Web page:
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This Is How Negative Emotions Cause Pain On Different Body Parts

This Is How Negative Emotions Cause Pain On Different Body Parts

You may already be aware of the deep, powerful, almost spiritual connection between our mind and body.

You’ve probably read countless stories about miraculous physical feats like mothers lifting impossibly heavy objects to save their children, people surviving for weeks in the wilderness without enough food or warmth, and sportsmen breaking records nobody thought could be beaten a week prior. You’ve also probably heard mind-blowing tales about the mind’s incredible power to heal the body: amazing cancer recoveries, unexplainable cures, and rapid improvements in terminally-ill patients for what appear to be no reason.

But have you ever wondered how this is actually possible?

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How the mind can heal the body

The secret is understanding that the relationship between mind and body goes two ways. Just as it heals the body, your mind can also be a source of pain and disease.

This is particularly obvious with stress. Think about the last time you really felt stressed. How did your body feel? Did you begin to lose sleep, tense your muscles more often, and generally ‘feel’ unhealthy? That’s because your body was becoming more unbalanced. Stress and anxiety negatively affect both the chemical balances and the muscle structure in your body, because they condition it to constantly activate the body’s ‘fight or flight’ response. As a result, the body is permanently responding to a physical threat that isn’t actually there – and it’s programmed to be ready to either run or stand and engage in combat.

Studies show strong links between stress and diseases like diabetes, heart disease, hernias and gastro-related problems. If you or someone you know deals with a high amount of stress, it could eventually manifest in their body in these ways.

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And it’s not just stress either. Research into mind and body connections is showing that there are some very specific links between our emotions, particularly negative emotions, and the presence of pain in specific body parts.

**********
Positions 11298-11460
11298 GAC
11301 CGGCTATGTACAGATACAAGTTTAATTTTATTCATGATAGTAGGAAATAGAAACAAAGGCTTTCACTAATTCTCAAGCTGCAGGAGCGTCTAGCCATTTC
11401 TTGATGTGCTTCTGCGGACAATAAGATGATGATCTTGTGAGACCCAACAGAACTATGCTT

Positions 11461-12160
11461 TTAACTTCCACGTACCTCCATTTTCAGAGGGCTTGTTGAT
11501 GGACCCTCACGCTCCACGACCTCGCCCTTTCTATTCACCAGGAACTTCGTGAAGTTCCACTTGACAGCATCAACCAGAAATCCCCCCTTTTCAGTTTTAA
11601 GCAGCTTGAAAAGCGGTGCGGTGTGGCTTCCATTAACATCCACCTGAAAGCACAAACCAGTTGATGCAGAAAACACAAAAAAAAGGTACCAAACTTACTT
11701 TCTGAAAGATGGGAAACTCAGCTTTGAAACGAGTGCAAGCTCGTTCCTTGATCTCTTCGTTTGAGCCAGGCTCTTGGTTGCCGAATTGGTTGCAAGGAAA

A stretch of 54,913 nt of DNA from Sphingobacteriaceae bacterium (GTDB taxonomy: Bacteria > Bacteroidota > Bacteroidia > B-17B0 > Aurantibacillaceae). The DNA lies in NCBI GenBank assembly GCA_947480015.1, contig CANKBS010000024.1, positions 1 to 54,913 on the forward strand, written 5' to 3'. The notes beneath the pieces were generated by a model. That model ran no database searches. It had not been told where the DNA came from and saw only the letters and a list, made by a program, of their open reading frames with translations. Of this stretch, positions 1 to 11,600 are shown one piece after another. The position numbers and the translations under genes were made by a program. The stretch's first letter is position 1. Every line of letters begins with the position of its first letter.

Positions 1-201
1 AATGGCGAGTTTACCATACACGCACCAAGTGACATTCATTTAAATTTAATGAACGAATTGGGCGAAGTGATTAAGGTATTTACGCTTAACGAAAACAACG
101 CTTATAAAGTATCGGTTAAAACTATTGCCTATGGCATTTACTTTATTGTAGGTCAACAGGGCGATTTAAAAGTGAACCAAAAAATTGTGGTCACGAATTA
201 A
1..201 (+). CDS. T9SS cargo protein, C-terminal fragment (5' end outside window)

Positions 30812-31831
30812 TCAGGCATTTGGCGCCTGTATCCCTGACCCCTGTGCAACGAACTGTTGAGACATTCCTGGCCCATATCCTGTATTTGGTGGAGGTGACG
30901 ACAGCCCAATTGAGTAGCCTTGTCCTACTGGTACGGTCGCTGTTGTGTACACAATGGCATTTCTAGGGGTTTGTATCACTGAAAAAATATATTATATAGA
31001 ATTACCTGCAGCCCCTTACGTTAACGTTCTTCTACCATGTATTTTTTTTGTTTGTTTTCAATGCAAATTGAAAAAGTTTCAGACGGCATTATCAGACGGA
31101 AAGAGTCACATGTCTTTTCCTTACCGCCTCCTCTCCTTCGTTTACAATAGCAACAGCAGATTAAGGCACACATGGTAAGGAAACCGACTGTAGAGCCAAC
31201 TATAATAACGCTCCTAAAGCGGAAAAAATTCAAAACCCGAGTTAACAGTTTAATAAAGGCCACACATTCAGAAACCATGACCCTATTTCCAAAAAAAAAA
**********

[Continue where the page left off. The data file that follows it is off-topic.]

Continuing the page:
In the chart below you will see the relationships between some pain that you or a friend might be having, and a particular area of the body:

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emotional_pain_chart
    Source

    : http://www.cforcestudio.com/resources/emotional-pain-chart

    If you’ve ever wondered why you always get repeating ankle pain, it could be because you’re feeling guilty about something that happened a long time ago. Or, perhaps you’ve experienced something that prevents you from enjoying pleasure. The connections may not be obvious, and might even be indirectly related. If something doesn’t come up straight away, think on it for a while. Something might strike you three days later in the shower!

    How you can alleviate the pain in these body parts

    If you’ve discovered some negative emotions that could be affecting your body, or that of a family member or friend, here’s what you can do next:

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    1. You may intuitively know your next step. It might be as easy as accepting that your life is a bit unbalanced right now, and taking some obvious action to rebalance it.
    2. The best way to improve your health or alleviate pain straight away is with affirmations. If you haven’t come across these before, they are phrases that you repeat to yourself daily, often at a particular time of day, so that it becomes a habit that affirm to your body and mind that something is true. To do this, simply identify what you’re lacking in your life, construct a powerful phrase that affirms it’s already true (such as ‘I let money flow to me freely and easily’), and repeat daily.

    If you’re stuck (as I was when wanted to know what to do about my chronic back pains) check out Louise Hay’s Heal Your Body app, which will give you some fantastic starting points. I’ve been repeating the money affirmations for years and they have been a tremendous help to me.

    The secret to a healthy body is a healthy mind

    The body is a complicated place, and there may be more going on that you need to consider when taking action to heal yourself. But if you consider not only how you treat your body but also how you treat your mind by paying attention to your thoughts and the patterns of negative emotions that play out in your life, you could find yourself experiencing a dramatic shift in your energy levels, your pain management, and your overall quality of life.

    Featured photo credit: Ashley Rose (needs to be credited) via flickr.com

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    Last Updated on March 13, 2019

    How to Get out of a Rut: 12 Useful Ways to Get Unstuck

    How to Get out of a Rut: 12 Useful Ways to Get Unstuck

    Have you gotten into a rut before? Or are you in a rut right now?

    You know you’re in a rut when you run out of ideas and inspiration. I personally see a rut as a productivity vacuum. It might very well be a reason why you aren’t getting results. Even as you spend more time on your work, you can’t seem to get anything constructive done. While I’m normally productive, I get into occasional ruts (especially when I’ve been working back-to-back without rest). During those times, I can spend an entire day in front of the computer and get nothing done. It can be quite frustrating.